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Comment: Re:They Don't (Score 1) 299

by Sepodati (#48077199) Attached to: Why Military Personnel Make the Best IT Pros

Where's this IT manual you're referring to? I should have just been looking there to solve all of my problems instead of, you know, being a competent network engineer.Sure would have made things easier and reduced the amount of 36 hour days I had.

IT in the military isn't as rigid as you think,at least in the areas I worked in. Sure, operator manuals and the training to go along with it are going to be step-by-step, but that goes out the window on day 3 when nothing works even though "nothing changed" on the network.

Comment: Re:Military personnel have a different attitude... (Score 1) 299

by Sepodati (#48077129) Attached to: Why Military Personnel Make the Best IT Pros

I think you're way off base. Systems are delivered, lab-tested and ready to go, by the lowest bidder. Then they fail on day 2 because they were never developed for the actual environment we've got. Now it's up to me to make it work and not go to bed until it does.

There's little "doctrine" when it comes to IT in the military.Flashy, good ideas get pushed down onto us all the time, just like I'd imagine it is in any sector. There'll be plenty of innovation by a good IT team because they're going to stay abreast on recent technology and bring in anything they can demonstrate to improve the network or the user experience.

Comment: Re:Some would be well suited. (Score 1) 299

by Sepodati (#48076991) Attached to: Why Military Personnel Make the Best IT Pros

I think you shot your point to hell at the end by showing that it really depends on the individual. When you're on the clock 24/7 and you don't leave until it's fixed, you learn to be all kinds of gymnast flexible. Or you shouldn't be in the job. The problem in military is that it's hard to get rid those under performing, whereas in the civilian world I hope they just fire you.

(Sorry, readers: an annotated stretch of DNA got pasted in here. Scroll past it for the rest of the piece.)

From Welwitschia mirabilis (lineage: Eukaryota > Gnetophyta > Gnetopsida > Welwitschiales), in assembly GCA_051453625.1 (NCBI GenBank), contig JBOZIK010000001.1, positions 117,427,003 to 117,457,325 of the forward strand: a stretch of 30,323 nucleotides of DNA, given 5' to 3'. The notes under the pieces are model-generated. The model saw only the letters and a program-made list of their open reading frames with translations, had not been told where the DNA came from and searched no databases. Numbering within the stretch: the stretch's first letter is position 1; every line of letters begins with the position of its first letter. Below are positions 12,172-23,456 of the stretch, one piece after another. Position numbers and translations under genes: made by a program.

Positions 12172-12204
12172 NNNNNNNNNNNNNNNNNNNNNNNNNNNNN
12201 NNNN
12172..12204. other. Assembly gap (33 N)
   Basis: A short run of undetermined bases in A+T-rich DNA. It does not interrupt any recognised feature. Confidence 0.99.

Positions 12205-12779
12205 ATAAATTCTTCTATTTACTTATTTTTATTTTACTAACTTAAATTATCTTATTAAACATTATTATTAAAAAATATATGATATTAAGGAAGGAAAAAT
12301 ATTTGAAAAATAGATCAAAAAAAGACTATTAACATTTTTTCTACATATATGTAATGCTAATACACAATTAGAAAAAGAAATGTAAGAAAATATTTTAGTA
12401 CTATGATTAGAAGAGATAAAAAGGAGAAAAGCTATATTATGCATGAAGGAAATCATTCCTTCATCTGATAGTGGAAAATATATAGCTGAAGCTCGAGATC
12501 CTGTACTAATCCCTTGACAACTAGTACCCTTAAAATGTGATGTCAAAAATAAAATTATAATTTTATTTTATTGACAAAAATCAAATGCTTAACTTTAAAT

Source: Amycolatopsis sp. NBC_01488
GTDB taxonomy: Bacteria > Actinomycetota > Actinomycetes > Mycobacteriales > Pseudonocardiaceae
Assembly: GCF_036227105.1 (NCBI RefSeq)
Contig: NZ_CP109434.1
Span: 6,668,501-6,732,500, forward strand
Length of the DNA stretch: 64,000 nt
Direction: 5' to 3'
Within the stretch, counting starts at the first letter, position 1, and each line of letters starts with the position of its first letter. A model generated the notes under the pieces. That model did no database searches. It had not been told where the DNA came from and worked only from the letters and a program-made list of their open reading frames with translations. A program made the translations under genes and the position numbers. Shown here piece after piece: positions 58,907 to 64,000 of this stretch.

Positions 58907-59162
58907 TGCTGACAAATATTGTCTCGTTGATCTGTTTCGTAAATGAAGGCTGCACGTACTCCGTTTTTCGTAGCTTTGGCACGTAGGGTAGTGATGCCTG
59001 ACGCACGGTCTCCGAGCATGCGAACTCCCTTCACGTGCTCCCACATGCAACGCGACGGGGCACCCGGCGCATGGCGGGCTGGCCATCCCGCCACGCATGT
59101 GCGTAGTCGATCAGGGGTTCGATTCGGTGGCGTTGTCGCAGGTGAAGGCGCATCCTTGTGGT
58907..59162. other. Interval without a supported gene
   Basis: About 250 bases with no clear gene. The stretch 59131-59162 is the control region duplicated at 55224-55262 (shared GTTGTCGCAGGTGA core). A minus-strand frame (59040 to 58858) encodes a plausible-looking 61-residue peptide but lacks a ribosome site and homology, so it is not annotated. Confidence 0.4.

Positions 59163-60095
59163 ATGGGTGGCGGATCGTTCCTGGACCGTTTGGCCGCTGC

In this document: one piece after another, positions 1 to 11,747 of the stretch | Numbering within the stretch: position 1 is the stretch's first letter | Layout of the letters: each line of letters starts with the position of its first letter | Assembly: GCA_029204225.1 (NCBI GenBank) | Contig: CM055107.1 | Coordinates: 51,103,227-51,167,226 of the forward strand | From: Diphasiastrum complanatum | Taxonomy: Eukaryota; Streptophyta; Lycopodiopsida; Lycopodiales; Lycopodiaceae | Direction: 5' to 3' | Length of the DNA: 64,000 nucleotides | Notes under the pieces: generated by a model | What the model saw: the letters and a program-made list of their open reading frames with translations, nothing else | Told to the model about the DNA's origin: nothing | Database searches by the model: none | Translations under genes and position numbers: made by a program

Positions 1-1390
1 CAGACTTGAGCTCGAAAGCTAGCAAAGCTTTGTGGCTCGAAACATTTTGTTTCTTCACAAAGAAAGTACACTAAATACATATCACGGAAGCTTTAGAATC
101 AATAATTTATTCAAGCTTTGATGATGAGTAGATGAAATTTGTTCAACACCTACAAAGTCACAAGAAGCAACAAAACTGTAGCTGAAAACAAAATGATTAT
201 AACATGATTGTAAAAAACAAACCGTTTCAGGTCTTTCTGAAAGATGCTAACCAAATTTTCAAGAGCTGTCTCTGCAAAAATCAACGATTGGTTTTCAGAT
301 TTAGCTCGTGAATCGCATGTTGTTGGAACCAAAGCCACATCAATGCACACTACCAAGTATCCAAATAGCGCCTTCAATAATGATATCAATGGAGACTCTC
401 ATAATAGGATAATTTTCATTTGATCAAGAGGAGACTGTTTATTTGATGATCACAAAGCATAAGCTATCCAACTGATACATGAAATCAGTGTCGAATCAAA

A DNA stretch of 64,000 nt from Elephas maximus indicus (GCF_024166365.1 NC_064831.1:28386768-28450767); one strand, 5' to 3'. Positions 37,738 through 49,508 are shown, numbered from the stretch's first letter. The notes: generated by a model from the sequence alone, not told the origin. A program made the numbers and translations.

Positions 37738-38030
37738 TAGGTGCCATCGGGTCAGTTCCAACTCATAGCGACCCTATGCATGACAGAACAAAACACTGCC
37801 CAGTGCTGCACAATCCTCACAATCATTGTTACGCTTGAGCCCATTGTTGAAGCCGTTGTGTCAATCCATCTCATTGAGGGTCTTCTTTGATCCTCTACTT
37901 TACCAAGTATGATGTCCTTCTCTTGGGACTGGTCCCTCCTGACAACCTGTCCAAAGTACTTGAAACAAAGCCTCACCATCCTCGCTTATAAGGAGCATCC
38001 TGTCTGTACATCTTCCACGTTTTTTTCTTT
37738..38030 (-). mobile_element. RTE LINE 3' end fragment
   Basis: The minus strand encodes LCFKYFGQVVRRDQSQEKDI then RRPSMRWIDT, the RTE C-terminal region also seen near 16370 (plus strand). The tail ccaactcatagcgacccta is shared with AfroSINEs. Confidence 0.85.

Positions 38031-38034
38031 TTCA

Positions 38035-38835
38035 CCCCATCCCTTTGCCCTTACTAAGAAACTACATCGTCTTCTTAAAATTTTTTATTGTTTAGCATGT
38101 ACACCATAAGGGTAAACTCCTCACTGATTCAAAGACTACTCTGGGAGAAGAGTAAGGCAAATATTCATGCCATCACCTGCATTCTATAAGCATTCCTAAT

Comment: Re:Some would be well suited. (Score 3, Interesting) 299

by Sepodati (#48076897) Attached to: Why Military Personnel Make the Best IT Pros

As a soon-to-be retired job seeker, all I want is what's in your last statement. Being military doesn't make me more or less suited for the job. Evaluate me based on my experience, achievements and skills I can bring to the job in question.Just give me a fair chance in the interview so sink or sell myself.

Although this is a crap dice propaganda article and many of the comments scare me, they are enlightening, also. You guys are helping me prepare for interviews.

Comment: Re:Move on, nothing to see here! (Score 1) 644

by Sepodati (#48030983) Attached to: Microsoft Announces Windows 10

Why does it have to be different? Win8 was different, and MS got torn to hell for it. This is exactly what everyone wanted, isn't it? You get a start menu that doesn't take over the entire screen, applications in windows, a definitive switch to tablet vs. desktop mode. Win8 was supposed to be this unifying experience, but it weighed far to heavily on the touch/table experience rather than unifying. This looks like a great solution, in my opinion, but then I don't really have a problem with Win8... well, Win8.1, specifically.

Comment: Volume (Score 1) 143

by Sepodati (#46893625) Attached to: Drone Camera Tornado Coverage Raises Press Freedom Questions

I think if commercial use were allowed, the number of drones buzzing around would skyrocket. Every event, from sports to news, would have a dozen different drones flying around looking for that perfect shot. That presents the safety concerns. Some of these quadcopters aren't exactly small and could hurt a few folks if dropped into a crowd.

Although I'm sure it's really just a money issue at the heart of it. There should just be a mechanism to register drones for flights just like they do with helicopters, blimps, etc. I think some of the footage you could get from them would be really cool to see on the news.

Comment: PIN (Score 1) 210

by Sepodati (#46883761) Attached to: Target Moves To Chip and Pin Cards To Boost Security

If someone steals your card, deactivate your card.

Sure, but in the meantime, the PIN prevents the card from being used since the thief doesn't know what it is. It also prevents the card from being cloned (assuming that's possible) and used elsewhere even though you have your card in your wallet. It's the whole "something you have" and "something you know" security model.

Comment: Pain (Score 1) 210

by Sepodati (#46883605) Attached to: Target Moves To Chip and Pin Cards To Boost Security

I agree the Visa and MC programs are a pain. They come up so infrequently that I never remember what the password is. Plus with varying rules as to what constitutes an acceptable password, I can't even count on it using a password I'm familiar with.

If implemented like in Europe,though, you only have to remember the PIN. Which you use everywhere, so that's not an issue. There's a challenge-response part of the online purchase that generates a code to confirm you have possession of the card and know the PIN to validate the transaction. Yes, everyone has to have the little card reader available. I've only made a few online purchases with my European card, but they've all been that way so far.

IF I HAD A MINE SHAFT, I don't think I would just abandon it. There's got to be a better way. -- Jack Handley, The New Mexican, 1988.

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